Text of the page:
CTC’s vital role in defending State’s rights

T. Ramakrishnan
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Its job is to apprise government of technical nuances of different dimensions of Cauvery dispute

The building of the Raj era on the Museum campus in Egmore, which houses the Cauvery Technical Cell.— Photo: V. Ganesan
The building of the Raj era on the Museum campus in Egmore, which houses the Cauvery Technical Cell.— Photo: V. Ganesan

CHENNAI: Behind the present mood of jubilation among farmers and political leaders in the State over the latest development in the Cauvery dispute lies the silent and yet significant work of a compact team of dedicated officials in safeguarding the interests of the State.

The team, formally known as Cauvery Technical Cell (CTC), has been functioning for most of the last two decades from an old building of the British Raj period in an innocuous corner of the sprawling campus of the Government Museum in Egmore here.

Apart from spotting, collecting and retrieving reports and documents that help strengthen the State’s case, the cell’s important job is to apprise the government and advocates of technical nuances of different dimensions of the dispute. “We had always been on tenterhooks. But, I would say proudly that there was no time that we lagged behind,” says A. Mohanakrishnan, who steered, as Chairperson, the affairs of the CTC for 20 years since the creation of the cell in 1990.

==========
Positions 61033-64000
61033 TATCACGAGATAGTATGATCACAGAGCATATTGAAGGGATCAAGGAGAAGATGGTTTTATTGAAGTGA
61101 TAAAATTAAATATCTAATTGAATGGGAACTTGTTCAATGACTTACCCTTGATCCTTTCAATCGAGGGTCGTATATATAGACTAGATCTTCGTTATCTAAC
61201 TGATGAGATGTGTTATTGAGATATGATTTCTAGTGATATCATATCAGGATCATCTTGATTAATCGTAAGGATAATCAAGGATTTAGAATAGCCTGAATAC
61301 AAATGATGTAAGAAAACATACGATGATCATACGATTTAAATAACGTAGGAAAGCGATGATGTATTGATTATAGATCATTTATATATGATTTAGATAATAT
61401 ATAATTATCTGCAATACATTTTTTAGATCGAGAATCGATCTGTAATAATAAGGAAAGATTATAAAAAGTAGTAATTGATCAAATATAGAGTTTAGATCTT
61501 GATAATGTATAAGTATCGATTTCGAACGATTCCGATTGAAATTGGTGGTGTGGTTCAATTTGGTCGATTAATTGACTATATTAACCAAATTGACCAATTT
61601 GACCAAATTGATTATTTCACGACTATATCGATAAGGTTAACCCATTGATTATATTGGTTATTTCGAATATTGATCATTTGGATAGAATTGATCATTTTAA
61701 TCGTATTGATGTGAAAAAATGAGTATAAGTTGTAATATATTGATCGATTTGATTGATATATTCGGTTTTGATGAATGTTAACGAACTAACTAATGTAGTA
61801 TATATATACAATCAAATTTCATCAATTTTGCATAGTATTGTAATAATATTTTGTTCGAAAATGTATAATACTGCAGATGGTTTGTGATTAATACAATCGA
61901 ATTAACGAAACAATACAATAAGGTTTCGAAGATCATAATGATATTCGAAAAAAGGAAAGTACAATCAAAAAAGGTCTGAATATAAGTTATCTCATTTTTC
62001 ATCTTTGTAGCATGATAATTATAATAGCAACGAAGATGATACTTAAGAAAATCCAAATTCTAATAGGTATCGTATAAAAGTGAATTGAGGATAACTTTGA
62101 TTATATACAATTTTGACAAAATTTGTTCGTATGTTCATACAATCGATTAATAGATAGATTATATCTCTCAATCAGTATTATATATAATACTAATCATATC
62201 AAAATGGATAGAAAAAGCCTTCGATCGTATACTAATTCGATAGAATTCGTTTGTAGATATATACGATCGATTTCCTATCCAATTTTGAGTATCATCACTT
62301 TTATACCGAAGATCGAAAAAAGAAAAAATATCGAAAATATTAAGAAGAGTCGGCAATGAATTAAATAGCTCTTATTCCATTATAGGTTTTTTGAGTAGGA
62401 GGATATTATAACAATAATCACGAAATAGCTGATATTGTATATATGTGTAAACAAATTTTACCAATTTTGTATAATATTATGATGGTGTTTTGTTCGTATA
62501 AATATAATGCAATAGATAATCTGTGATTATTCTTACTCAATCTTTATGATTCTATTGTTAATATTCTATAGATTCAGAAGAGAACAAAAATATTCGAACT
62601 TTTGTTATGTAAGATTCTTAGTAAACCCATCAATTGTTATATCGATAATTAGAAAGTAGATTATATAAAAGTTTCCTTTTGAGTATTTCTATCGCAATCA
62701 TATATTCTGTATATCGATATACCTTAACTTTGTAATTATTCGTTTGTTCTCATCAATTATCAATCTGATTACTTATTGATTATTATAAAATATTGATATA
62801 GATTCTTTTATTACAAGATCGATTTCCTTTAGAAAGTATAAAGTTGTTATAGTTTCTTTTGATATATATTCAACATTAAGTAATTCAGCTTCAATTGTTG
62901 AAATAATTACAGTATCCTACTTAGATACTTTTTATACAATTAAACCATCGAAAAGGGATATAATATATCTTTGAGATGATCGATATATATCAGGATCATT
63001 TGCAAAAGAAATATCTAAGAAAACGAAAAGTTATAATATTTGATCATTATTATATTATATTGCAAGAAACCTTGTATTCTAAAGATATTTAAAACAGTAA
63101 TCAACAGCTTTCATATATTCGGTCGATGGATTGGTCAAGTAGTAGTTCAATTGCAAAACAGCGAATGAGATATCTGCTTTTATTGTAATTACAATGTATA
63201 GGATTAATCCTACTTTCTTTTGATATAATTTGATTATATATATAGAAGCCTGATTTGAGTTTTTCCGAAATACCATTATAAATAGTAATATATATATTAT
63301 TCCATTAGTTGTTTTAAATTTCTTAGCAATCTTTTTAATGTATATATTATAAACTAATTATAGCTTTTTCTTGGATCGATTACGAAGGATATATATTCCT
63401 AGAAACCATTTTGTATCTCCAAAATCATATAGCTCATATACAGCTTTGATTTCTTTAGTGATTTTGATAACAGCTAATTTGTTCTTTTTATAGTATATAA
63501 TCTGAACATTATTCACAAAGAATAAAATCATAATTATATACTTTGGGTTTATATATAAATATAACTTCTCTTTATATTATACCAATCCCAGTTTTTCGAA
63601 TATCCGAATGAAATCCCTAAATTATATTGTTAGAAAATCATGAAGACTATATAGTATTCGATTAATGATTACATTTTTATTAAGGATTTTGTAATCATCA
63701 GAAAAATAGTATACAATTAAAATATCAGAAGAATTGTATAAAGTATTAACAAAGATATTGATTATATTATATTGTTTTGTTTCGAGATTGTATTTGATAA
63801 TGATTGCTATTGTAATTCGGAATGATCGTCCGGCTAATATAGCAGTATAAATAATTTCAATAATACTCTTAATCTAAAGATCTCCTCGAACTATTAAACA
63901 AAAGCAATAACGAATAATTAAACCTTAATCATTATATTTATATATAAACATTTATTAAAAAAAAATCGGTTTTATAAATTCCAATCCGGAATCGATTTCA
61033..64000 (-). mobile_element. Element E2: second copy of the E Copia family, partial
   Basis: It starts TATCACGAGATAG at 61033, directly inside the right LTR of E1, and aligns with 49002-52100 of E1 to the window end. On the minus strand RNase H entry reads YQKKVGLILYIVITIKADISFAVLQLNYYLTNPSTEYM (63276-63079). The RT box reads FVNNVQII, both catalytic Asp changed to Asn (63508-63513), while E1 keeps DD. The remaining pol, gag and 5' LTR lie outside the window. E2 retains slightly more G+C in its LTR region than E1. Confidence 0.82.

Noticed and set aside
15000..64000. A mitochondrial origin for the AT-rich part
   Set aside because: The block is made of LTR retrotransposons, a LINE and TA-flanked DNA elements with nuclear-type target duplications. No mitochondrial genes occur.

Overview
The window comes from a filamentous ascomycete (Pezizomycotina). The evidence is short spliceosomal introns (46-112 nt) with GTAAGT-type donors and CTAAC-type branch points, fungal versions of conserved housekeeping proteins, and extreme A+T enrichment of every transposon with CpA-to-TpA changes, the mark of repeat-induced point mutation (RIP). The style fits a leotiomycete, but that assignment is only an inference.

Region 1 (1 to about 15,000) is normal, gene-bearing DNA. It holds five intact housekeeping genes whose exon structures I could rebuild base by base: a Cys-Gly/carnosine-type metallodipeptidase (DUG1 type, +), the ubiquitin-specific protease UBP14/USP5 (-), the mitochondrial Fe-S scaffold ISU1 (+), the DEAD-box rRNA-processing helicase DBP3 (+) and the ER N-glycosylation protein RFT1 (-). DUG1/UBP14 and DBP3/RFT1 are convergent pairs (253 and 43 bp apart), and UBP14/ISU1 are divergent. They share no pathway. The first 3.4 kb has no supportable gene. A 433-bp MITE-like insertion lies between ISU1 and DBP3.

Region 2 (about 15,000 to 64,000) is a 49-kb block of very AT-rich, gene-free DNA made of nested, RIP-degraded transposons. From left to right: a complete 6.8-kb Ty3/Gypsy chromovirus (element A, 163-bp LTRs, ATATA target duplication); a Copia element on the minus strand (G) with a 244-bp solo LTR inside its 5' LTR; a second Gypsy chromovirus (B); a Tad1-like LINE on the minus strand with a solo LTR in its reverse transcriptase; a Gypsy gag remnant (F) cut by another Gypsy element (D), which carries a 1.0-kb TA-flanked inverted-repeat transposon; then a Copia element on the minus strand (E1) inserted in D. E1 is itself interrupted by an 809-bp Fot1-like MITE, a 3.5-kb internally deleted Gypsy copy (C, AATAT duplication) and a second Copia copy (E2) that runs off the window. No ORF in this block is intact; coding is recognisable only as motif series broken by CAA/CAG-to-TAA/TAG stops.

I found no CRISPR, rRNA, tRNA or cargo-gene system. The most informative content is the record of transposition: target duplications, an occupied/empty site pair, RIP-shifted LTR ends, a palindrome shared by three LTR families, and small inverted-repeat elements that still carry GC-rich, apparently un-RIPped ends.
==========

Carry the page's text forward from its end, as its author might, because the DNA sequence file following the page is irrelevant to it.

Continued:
Mr. Mohanakrishnan, who continued to serve the government till December 2012 as Advisor (Water Resources), recalls that the advocates, representing the State, were extremely demanding in asking for relevant information and materials. And, the cell’s officials always saw to it that whatever sought was provided.

Now headed by former Chief Engineer of the Public Works Department R. Subramanian, the cell consists of specialists from different disciplines such as groundwater and agriculture.

The composition of the cell has undergone changes over the years. Yet, two technical experts, M.S. Ramamurthi and S. Kulathu, both septuagenarians have been part of the CTC since inception.

At the time of formation, the cell had two other experts, B. Manickavasagam and A. Loghanathan.

The former advisor acknowledges the services rendered by a host of persons including D. Hariram, former vice-chairman of the CTC, and R. Muralidharan, another technical official.

Over the years, the brief given to the cell saw some changes with the State government asking the CTC to handle other inter-State river water disputes such as Mullaperiyar and Palar.

Even though the cell, considering the nature of its work, has remained out of the public glare, its officials do not fail to be in contact with other players, especially farmers.

S. Ranganathan, general secretary of the Cauvery Delta Farmers’ Welfare Association, is among those to whom the cell has turned for ascertaining the ground reality. It is hardly surprising that given its team of dedicated officials, the cell has come to be seen as a one-stop reference point for various issues concerning the State’s water resources.




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